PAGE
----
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Study employs backyard scientists to document global warming impact

EAST LANSING, Mich. The flora and fauna are sending signals about the impact of global warming a message that is being heard in backyards around the world.

A study in the Jan. 2 edition of the British science journal Nature synthesized data from 143 scientific papers to examine whether a signal, or "fingerprint," of climate change can be found in how animals and plants have reacted to increasing temperatures.

Among their findings: In the temperate zone, the researchers estimate that, for species that have shown a change in timing, spring events are shifting about five days earlier every ten years.

One team member, fisheries and wildlife postdoctoral researcher Kimberly Hall at Michigan State University, helped wrangle data that comes not only from scientific outposts, but from the backyard recordings and personal journals of people across the world. The impact of global warming often appears as an early arrival of spring and is seen at bird feeders, heard in the earlier croaking of frogs and sniffed in the first waft of lilacs.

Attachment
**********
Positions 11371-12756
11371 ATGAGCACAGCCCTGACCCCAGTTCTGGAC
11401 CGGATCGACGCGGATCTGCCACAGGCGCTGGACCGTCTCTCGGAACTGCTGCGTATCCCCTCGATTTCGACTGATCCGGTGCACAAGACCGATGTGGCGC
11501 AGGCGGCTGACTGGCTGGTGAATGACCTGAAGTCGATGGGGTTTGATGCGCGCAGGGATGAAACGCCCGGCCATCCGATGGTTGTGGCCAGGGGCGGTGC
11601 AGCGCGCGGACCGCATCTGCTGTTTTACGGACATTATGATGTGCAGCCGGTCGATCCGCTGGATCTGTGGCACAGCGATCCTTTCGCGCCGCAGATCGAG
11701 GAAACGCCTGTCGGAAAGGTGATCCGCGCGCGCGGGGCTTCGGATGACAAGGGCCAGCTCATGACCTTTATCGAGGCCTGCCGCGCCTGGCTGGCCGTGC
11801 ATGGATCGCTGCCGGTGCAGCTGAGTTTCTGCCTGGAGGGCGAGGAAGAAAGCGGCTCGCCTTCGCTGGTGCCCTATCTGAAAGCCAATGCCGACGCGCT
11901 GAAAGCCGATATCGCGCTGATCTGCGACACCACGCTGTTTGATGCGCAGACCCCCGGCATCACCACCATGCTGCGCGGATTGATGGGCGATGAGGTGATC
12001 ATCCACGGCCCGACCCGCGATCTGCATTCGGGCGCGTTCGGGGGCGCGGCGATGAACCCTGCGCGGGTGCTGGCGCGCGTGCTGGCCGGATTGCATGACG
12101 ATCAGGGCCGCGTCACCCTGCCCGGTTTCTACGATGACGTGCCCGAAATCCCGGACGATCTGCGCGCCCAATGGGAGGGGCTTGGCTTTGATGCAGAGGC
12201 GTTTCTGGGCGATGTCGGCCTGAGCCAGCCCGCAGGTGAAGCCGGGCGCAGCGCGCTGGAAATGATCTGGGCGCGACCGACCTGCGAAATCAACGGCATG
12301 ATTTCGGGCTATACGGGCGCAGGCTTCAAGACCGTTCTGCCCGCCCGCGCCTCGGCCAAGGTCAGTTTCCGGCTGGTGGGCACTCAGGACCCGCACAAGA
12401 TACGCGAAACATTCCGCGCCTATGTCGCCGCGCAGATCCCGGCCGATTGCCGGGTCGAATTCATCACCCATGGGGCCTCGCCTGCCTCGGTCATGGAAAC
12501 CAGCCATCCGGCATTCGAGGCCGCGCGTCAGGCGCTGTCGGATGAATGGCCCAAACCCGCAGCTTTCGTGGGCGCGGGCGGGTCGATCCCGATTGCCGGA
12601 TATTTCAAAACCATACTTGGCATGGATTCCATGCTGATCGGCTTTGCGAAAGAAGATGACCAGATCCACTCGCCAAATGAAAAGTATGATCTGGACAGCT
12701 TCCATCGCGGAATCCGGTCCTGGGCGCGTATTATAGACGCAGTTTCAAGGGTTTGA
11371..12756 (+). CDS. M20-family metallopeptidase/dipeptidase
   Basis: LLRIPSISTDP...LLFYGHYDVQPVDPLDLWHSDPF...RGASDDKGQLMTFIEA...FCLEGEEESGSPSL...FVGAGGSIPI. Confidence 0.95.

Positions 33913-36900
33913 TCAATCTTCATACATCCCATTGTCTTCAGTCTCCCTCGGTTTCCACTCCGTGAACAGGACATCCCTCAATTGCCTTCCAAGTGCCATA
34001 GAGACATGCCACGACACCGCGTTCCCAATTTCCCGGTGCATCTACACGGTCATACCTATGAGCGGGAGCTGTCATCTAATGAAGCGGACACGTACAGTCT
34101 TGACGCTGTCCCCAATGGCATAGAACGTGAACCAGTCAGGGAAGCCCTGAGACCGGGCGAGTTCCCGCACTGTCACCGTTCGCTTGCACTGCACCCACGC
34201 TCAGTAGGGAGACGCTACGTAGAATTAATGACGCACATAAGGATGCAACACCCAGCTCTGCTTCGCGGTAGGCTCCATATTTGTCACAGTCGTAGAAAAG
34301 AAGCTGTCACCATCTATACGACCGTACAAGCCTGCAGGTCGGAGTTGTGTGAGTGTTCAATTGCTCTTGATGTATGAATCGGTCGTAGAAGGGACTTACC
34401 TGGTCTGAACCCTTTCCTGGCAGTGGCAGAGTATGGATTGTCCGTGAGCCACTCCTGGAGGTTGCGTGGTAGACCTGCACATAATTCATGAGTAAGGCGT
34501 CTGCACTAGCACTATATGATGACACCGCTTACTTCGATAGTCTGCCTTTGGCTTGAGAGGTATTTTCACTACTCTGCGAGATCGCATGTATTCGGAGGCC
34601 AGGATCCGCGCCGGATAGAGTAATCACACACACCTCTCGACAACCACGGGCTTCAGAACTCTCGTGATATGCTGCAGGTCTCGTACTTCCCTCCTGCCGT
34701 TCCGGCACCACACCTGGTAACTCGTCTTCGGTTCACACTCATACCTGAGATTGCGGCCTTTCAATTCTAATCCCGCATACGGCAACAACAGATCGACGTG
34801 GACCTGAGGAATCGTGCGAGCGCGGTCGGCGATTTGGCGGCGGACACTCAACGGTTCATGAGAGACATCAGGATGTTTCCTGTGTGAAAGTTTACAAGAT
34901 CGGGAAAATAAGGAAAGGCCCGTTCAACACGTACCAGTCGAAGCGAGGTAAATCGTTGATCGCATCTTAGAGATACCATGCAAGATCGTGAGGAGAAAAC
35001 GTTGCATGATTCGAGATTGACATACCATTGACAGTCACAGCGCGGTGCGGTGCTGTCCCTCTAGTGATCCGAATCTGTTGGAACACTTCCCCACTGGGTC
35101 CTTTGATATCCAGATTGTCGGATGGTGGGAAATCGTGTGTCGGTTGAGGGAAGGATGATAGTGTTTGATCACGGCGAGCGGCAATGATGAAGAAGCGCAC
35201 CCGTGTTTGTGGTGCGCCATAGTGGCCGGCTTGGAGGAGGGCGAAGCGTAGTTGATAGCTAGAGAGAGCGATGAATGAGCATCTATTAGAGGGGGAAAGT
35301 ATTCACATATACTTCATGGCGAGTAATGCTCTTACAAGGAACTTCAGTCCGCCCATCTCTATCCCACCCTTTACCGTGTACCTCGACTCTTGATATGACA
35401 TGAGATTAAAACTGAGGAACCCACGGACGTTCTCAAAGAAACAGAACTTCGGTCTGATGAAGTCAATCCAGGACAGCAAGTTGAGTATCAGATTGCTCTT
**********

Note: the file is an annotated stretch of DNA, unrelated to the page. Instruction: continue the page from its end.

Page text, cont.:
"Local weather is extremely variable from year to year, and animals and plants respond to many other factors besides temperature," Hall said. "To be able to detect impacts of climate warming, we have to have data sets that cover long periods, so trends can emerge from all of the noise."

The challenge: The average lifespan of a research grant is about three years. Few researchers focused on climate change 10 or 20 years ago, so many of the most convincing papers documenting long-term responses of wild plants and animals come from nonprofessional observers that were recording data as a hobby.

"The studies we reviewed often obtained data from persistent individuals, people who were curious about the wildlife around them and wrote down what they saw," she said. "Often the analyses that you can do with these types of data are pretty crude, but when they are combined with information from m
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Contact: Kimberly Hall
hallkim@msu.edu
517-282-8346
Michigan State University
1-Jan-2003


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